FIFA wants to set up a web-based transfer system that would function as a financial clearing house for all international player transactions and limit the role of agents, its legal director said Wednesday.
Marco Villiger said such a web-based system would allow FIFA to check every international transfer payment and cut out money laundering and player abuse. In time, the system could also function as a resource for clubs to see which players are available on the market.
FIFA already set up an online database last year to match transfer documents from both clubs involved in a transaction as a first step to curb financial corruption and stop cross-border deals involving minors. But a global transfer payment system would strengthen its ability to make sure all deals are done by the book, and to curtail abuse by agents and fraudulent clubs making excessive and illegal profits.
Making it easier for clubs and players to deal with one another directly would also limit the impact of agents.
"We see there is a lot of abuse, pressure put on players," Villiger said of the agents. On top of that, he said, "there is a lot of money which leaves the system" when agents claim excessive fees.
A FIFA working group is considering new player agent rules that would cap their fees on transfers.
"Fair is perhaps between 2 and 3 percent or a cap of 2 million (dollars)," Villiger said.
There have been over 10,000 international transfers since the last World Cup, and some total in the tens of millions of dollars, making for a vast and lucrative market for a few specialized agents.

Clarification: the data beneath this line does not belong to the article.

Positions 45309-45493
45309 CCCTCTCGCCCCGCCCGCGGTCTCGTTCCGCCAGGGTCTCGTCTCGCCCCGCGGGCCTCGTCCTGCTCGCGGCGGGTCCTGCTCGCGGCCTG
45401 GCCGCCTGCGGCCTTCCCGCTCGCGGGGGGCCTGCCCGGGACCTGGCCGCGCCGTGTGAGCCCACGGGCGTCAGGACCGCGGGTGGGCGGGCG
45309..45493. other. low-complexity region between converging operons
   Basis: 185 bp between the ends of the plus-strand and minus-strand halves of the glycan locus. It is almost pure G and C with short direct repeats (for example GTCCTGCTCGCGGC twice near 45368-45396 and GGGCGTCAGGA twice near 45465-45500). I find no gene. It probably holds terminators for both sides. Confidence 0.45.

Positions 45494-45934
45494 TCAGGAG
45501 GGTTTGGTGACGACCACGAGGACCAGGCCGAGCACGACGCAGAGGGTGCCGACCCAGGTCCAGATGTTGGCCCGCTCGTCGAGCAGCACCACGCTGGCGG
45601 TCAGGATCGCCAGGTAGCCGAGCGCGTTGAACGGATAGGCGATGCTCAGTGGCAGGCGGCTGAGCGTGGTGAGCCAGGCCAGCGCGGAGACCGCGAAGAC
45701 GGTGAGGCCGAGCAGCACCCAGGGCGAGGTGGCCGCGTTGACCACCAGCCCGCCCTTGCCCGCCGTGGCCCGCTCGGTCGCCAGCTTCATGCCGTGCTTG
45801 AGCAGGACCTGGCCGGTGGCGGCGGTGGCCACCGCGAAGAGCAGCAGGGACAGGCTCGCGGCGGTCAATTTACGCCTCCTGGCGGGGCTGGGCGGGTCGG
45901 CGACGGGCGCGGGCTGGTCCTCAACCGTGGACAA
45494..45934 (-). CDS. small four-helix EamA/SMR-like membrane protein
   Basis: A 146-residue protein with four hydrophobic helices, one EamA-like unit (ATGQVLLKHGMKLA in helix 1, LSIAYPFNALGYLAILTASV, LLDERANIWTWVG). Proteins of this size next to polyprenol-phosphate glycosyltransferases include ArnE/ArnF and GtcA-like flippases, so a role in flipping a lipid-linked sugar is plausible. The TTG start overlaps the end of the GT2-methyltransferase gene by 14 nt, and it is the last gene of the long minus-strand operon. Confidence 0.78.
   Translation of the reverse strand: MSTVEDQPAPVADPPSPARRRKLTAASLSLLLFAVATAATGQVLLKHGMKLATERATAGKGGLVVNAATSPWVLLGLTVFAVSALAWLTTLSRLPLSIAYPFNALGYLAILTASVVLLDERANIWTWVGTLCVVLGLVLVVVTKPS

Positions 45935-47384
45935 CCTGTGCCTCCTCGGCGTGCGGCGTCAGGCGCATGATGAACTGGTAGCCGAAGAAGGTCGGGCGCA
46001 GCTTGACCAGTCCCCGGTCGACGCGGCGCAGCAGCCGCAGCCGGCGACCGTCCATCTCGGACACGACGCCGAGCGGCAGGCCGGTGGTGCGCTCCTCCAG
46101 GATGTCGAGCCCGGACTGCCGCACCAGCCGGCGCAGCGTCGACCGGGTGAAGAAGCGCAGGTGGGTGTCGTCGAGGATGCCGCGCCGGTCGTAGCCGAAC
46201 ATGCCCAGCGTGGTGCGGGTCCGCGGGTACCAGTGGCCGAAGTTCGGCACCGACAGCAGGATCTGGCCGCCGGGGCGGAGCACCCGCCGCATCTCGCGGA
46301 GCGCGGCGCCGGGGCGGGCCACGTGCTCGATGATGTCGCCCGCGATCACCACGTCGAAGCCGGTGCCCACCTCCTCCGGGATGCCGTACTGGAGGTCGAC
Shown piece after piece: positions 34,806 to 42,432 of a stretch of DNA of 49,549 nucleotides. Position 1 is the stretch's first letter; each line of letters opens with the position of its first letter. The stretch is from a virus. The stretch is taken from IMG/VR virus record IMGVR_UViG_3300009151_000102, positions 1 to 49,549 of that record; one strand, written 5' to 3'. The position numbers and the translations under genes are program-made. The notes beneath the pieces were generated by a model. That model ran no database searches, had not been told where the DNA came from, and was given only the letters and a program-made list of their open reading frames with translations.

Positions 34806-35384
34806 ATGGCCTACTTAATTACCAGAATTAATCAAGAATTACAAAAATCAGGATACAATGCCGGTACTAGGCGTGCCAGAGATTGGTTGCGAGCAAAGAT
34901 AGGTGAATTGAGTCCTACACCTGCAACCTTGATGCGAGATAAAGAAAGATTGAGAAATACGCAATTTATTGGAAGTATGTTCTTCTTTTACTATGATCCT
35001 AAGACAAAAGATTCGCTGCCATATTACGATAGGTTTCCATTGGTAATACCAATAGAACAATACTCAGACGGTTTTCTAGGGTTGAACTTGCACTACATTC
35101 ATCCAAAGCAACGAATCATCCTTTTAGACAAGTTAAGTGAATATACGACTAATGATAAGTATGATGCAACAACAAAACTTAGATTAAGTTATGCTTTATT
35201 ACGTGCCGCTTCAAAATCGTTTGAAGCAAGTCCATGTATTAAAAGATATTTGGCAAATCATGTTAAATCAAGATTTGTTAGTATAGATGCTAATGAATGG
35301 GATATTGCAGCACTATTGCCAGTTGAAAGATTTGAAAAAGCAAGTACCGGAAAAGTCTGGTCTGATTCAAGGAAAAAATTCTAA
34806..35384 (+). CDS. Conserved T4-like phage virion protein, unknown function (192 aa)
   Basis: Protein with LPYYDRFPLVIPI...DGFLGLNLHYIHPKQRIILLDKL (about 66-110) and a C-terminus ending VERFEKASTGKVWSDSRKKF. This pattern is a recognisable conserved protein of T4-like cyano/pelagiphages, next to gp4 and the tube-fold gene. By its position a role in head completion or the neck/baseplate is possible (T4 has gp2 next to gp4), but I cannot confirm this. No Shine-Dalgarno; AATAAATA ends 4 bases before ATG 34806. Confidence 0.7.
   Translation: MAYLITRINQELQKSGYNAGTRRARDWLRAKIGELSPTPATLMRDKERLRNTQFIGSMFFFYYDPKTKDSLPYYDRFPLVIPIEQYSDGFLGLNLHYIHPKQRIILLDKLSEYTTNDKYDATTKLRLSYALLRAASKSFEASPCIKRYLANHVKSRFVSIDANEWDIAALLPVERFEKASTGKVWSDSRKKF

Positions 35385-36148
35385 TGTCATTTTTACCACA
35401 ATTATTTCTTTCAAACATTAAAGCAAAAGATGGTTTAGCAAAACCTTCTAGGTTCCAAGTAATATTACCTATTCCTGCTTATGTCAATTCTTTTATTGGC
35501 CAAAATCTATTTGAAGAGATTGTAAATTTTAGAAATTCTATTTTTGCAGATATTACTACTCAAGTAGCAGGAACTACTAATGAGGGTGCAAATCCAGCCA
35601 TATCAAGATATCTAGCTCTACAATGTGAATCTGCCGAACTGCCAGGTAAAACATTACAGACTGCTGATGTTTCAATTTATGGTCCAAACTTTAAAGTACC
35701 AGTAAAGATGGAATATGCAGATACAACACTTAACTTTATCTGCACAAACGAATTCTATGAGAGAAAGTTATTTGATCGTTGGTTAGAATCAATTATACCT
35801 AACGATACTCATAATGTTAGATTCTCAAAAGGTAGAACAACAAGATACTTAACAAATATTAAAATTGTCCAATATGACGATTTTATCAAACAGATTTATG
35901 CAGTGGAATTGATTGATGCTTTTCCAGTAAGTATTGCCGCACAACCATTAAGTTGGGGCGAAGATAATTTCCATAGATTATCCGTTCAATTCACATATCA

FIFA at first sought to regulate the agents by approving licenses but said the system was inefficient since some 70 percent of transfers were still overseen by unlicensed agents.
Now, FIFA is looking for a new system to have more control over the agents.
One option would be to let clubs use the data collected by the web-based transfer system to search for available players. By charging a fee for such data mining, FIFA could also recoup some of the money needed to run such a system, Villiger said.
"Various clubs want to know which (is) the tendency on the market, where are players coming from, which age, nationality do they have," Villiger said. "It is an extremely sophisticated, expensive system and it is possible that we say those who want to have more information on top, that they also contribute to the running of the system."
However, he stressed that the idea was still in its initial stage, and that the main purpose of the system was to provide a clear, legal and transparent transfer market.
"It is an integrity tool. It is not a money machine. It is not there to make money," Villiger said.